Will Your Web Page Fly in Japan?
William Hunt struck out when he tried to market his earthquake kit in Japan's largest department stores. So his wife, a native of Hiroshima, helped him develop a World Wide Web page in Japanese. Now Hunt has a new business: helping small companies market their products and services via the World Wide Web to Japan, in Japanese.
Hunt's company, Global Strategies Inc., in Monterey Park, Calif., helps clients avoid the mistakes entrepreneurs often make when they try to sell to the Japanese. For starters, says Hunt, you can forget about scoring big with an English-only Web page. "You wouldn't market a car in Japan using an English ad campaign," he notes. Also often overlooked: Japanese-only Web search engines. Listings on those search engines are critical. Hunt encourages clients to state their return policies on their Web sites; the Japanese are often leery of overseas companies, and a return policy seems to ease their worries. And Hunt's translators alert companies whenever their logos or themes are likely to strike a sour chord with Japanese consumers. Finally Hunt is likely to suggest that his clients find a mascot. It seems that Japanese audiences respond positively to the use of symbols or characters on Web pages. (Hunt is developing a cartoon character for his own Web site.)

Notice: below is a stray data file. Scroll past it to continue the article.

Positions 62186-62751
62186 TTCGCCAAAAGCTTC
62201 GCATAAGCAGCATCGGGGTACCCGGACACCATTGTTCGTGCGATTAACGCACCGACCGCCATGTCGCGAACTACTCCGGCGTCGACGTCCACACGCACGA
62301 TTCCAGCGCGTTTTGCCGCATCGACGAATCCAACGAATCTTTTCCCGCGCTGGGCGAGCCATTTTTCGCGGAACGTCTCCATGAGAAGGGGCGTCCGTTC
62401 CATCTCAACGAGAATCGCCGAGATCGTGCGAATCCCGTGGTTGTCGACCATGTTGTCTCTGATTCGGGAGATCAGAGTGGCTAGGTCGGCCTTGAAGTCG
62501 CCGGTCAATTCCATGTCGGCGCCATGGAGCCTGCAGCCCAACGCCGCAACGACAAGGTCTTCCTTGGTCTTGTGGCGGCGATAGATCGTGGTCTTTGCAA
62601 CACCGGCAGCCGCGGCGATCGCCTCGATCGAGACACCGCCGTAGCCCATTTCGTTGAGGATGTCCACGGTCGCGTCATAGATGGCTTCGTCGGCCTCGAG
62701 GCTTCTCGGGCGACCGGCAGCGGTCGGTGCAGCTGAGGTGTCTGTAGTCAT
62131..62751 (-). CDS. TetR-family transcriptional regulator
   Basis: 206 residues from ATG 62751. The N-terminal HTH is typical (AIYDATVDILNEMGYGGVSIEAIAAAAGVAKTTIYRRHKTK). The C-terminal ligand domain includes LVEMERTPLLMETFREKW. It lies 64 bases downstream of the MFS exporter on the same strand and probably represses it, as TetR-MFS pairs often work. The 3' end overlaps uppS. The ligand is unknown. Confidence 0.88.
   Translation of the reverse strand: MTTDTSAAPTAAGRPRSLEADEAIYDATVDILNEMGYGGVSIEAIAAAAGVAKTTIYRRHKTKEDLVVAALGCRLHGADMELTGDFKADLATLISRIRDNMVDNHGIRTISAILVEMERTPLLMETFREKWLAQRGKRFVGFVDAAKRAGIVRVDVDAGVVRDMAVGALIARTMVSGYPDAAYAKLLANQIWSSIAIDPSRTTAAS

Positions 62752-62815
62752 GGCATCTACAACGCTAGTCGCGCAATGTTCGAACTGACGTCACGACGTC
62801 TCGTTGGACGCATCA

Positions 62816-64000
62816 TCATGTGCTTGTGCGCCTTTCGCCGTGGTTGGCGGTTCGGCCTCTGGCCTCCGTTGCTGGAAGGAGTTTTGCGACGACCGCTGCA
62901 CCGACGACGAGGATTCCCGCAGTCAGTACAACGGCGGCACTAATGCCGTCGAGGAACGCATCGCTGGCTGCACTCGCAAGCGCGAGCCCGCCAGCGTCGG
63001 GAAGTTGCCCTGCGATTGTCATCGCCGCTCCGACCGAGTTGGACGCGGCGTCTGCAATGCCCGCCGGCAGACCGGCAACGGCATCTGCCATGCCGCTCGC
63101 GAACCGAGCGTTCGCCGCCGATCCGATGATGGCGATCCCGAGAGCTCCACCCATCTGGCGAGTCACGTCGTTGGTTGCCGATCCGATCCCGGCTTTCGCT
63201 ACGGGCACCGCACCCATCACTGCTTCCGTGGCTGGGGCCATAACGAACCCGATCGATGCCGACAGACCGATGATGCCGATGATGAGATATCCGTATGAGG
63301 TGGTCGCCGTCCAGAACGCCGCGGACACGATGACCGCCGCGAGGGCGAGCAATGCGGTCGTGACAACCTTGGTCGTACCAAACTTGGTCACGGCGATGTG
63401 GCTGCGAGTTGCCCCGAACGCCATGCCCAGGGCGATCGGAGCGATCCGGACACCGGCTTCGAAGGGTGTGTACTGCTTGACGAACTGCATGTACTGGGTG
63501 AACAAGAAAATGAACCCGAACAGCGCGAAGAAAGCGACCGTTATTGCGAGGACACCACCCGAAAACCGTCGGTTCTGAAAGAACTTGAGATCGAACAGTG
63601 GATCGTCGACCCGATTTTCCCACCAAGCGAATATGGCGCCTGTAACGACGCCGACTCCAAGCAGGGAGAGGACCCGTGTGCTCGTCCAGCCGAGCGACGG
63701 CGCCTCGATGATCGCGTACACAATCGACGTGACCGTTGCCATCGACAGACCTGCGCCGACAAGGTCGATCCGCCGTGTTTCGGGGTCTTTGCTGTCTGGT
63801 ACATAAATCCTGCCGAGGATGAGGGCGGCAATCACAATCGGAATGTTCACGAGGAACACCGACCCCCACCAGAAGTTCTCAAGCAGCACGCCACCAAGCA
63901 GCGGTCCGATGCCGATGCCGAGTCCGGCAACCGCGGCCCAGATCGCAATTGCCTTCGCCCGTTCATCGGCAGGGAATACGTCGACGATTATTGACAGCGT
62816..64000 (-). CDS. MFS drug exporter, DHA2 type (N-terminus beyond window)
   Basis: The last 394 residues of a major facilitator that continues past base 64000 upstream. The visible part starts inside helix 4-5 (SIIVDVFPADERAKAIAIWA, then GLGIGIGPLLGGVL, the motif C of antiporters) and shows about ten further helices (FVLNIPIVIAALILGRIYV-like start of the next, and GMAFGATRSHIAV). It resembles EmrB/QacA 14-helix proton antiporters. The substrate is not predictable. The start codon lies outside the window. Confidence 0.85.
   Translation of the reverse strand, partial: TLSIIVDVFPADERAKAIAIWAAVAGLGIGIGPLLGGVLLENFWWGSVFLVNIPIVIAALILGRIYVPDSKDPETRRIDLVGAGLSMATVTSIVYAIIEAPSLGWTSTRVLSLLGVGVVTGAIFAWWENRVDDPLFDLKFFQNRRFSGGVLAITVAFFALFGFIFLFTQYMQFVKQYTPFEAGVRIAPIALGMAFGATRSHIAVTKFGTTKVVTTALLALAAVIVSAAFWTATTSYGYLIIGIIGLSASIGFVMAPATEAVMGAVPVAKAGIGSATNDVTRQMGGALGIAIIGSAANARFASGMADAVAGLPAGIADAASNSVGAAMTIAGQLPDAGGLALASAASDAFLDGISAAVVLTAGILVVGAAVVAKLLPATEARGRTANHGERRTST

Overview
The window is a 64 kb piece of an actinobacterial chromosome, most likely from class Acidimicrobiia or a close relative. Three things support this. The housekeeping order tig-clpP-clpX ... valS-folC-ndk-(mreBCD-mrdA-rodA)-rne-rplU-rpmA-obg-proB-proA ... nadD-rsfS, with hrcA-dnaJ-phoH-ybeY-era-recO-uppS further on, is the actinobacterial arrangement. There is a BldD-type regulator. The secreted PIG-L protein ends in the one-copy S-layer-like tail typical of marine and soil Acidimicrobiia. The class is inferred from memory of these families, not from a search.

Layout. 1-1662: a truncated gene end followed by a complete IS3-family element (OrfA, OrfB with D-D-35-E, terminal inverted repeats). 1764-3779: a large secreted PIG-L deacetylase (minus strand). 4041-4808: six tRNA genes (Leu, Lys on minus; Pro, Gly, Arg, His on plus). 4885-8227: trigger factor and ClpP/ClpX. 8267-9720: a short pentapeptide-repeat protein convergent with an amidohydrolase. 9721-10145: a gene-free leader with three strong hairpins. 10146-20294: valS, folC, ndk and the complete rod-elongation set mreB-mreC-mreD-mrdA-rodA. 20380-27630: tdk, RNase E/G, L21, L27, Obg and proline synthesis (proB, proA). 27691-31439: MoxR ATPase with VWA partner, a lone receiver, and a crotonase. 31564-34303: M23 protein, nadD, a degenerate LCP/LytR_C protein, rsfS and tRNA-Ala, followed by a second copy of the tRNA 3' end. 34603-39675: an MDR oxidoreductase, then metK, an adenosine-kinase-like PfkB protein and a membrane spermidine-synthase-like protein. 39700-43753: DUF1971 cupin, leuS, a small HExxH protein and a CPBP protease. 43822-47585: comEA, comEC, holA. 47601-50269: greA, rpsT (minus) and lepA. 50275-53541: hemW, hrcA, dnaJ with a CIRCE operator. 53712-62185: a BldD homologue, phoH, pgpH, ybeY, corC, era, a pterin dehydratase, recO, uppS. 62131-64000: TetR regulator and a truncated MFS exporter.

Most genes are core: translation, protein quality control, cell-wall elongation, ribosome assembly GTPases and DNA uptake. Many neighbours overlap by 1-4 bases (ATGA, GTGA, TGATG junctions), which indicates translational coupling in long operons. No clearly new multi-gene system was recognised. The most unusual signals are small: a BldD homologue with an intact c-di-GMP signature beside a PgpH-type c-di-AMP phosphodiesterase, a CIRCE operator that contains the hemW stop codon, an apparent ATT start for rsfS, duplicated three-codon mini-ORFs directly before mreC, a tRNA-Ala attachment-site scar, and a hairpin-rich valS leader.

Hunt assesses potential clients' products to decide if they have much chance of selling under any conditions. If your product won't fly with Japanese males in their twenties and thirties, he says, there probably isn't much the Web can do for you. The hottest Web-marketed products in Japan: outdoor sporting goods, Macintosh software, popular-music CDs, and gourmet-cooking items.
For information, call Global Strategies at 818-288-0376; check out its Web page at http://www.globalstrategies.com; or send E-mail to firstname.lastname@example.org.
-- Sarah Schafer
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